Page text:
Nov. 18 (UPI) -- Walking figurines, intricate clocks and scientific instruments dating back hundreds of years will soon go on display at New York City's Metropolitan Museum of Art.
The exhibit, titled "Making Marvels: Science & Splendor at the Courts of Europe," will feature about 170 objects from museum collections and 50 private lenders. Many of the exhibits have never before been shown in the United States.
The gear-powered masterpieces still work centuries after they were created -- including "The Draughtsman Writer," an automaton dating back to 1774 that inspired the book The Invention of Hugo Cabret and a film adaptation. The human-looking automaton can dip its hand in ink and write on paper. Created nearly two centuries before the first computer, it stored more information than anything that preceded it, the museum says.
Royal families assembled vast collections of technological marvels during the Renaissance and early Baroque periods.
"The widespread and emotional commitment to machines and gadgets in the royal courts of Europe in the 16th through 18th century encouraged men of talent to put their energies into building the new devices for production, transportation and communication, which are among the most distinctive features of modern life," said exhibition curator Wolfram Koeppe.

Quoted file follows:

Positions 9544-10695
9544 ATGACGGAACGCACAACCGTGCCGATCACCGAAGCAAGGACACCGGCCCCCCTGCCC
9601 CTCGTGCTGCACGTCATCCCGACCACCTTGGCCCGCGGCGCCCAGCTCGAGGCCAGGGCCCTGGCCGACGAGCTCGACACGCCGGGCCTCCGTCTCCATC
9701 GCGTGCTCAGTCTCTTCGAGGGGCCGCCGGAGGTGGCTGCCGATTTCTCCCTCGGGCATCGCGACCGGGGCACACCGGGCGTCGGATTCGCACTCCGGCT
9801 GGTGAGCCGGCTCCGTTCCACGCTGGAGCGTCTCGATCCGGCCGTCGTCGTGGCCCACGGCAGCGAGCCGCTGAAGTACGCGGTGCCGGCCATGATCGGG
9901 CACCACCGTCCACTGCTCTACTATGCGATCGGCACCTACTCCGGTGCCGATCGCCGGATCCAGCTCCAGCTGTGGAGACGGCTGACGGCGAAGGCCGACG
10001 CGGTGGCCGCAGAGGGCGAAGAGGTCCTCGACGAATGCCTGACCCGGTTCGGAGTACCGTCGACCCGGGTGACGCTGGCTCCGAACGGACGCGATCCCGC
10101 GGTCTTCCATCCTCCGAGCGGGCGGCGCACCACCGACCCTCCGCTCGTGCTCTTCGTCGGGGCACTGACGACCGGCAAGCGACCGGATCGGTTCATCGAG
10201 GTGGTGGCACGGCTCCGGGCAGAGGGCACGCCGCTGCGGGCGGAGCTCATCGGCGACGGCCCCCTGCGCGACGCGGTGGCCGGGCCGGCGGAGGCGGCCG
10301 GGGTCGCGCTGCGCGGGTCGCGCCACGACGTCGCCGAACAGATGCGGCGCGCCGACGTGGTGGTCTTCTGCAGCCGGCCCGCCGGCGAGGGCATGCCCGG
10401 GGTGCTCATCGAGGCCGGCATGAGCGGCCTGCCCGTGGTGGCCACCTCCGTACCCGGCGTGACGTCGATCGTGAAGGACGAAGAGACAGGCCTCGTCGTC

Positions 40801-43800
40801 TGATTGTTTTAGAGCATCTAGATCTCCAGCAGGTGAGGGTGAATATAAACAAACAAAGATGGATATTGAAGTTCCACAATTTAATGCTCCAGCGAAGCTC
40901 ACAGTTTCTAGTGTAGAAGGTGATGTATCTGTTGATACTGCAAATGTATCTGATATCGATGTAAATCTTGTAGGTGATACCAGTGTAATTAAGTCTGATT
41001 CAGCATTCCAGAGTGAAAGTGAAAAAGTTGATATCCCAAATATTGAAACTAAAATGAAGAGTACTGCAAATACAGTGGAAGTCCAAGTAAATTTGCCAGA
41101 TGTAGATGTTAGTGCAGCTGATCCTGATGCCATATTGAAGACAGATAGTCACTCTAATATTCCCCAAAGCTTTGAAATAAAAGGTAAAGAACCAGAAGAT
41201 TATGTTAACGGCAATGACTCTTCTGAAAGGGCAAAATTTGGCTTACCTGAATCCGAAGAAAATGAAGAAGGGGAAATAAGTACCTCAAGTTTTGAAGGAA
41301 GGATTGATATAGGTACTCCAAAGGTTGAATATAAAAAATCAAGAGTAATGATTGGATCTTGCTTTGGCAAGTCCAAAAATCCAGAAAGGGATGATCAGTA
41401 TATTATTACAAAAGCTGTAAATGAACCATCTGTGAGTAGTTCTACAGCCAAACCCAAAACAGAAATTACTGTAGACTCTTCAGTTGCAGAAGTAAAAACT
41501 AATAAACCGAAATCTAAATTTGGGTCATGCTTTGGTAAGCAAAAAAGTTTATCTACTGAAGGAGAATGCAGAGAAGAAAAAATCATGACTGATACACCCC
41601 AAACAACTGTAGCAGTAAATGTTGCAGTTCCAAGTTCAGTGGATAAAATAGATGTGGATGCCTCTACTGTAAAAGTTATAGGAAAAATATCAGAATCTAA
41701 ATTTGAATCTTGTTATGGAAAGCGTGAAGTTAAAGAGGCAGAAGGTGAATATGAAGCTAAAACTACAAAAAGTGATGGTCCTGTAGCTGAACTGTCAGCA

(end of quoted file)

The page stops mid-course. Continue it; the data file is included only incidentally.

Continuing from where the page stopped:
Met director Max Hollein said the fascination with technology today was no different during the Renaissance and Baroque periods.
"These families' feelings echo those of princely patrons in centuries past who desired to possess and display the most marvelous artistic creations and inventions, made of the most precious and unusual materials and incorporating the newest scientified information," he said.
Also on display will be the 41-carat Dresden Green, the world's largest flawless natural green diamond.
The exhibit opens Nov. 25.